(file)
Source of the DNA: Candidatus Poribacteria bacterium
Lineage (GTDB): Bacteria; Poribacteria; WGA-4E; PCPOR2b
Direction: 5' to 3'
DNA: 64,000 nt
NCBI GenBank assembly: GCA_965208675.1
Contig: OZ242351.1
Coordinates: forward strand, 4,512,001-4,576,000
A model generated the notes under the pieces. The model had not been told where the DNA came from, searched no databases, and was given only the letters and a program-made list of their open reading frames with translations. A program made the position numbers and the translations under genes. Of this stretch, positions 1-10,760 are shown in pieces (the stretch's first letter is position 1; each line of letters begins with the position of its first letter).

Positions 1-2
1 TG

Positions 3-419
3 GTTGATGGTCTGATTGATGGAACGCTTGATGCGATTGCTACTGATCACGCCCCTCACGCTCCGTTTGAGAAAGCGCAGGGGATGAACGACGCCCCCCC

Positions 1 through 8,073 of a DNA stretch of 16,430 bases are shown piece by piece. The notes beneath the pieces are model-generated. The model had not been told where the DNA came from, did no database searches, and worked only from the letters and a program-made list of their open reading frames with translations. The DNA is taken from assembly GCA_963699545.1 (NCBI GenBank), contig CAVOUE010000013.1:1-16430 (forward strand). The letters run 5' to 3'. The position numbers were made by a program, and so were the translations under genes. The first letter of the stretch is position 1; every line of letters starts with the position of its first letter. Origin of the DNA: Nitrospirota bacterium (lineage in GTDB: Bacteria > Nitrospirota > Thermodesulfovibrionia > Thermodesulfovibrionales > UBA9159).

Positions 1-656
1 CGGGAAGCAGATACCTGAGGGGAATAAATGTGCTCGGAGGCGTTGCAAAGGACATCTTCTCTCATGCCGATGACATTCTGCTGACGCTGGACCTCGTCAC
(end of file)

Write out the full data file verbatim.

Source of the DNA: Candidatus Poribacteria bacterium
Lineage (GTDB): Bacteria; Poribacteria; WGA-4E; PCPOR2b
Direction: 5' to 3'
DNA: 64,000 nt
NCBI GenBank assembly: GCA_965208675.1
Contig: OZ242351.1
Coordinates: forward strand, 4,512,001-4,576,000
A model generated the notes under the pieces. The model had not been told where the DNA came from, searched no databases, and was given only the letters and a program-made list of their open reading frames with translations. A program made the position numbers and the translations under genes. Of this stretch, positions 1-10,760 are shown in pieces (the stretch's first letter is position 1; each line of letters begins with the position of its first letter).

Positions 1-2
1 TG

Positions 3-419
3 GTTGATGGTCTGATTGATGGAACGCTTGATGCGATTGCTACTGATCACGCCCCTCACGCTCCGTTTGAGAAAGCGCAGGGGATGAACGACGCCCCCCC

Positions 1 through 8,073 of a DNA stretch of 16,430 bases are shown piece by piece. The notes beneath the pieces are model-generated. The model had not been told where the DNA came from, did no database searches, and worked only from the letters and a program-made list of their open reading frames with translations. The DNA is taken from assembly GCA_963699545.1 (NCBI GenBank), contig CAVOUE010000013.1:1-16430 (forward strand). The letters run 5' to 3'. The position numbers were made by a program, and so were the translations under genes. The first letter of the stretch is position 1; every line of letters starts with the position of its first letter. Origin of the DNA: Nitrospirota bacterium (lineage in GTDB: Bacteria > Nitrospirota > Thermodesulfovibrionia > Thermodesulfovibrionales > UBA9159).

Positions 1-656
1 CGGGAAGCAGATACCTGAGGGGAATAAATGTGCTCGGAGGCGTTGCAAAGGACATCTTCTCTCATGCCGATGACATTCTGCTGACGCTGGACCTCGTCAC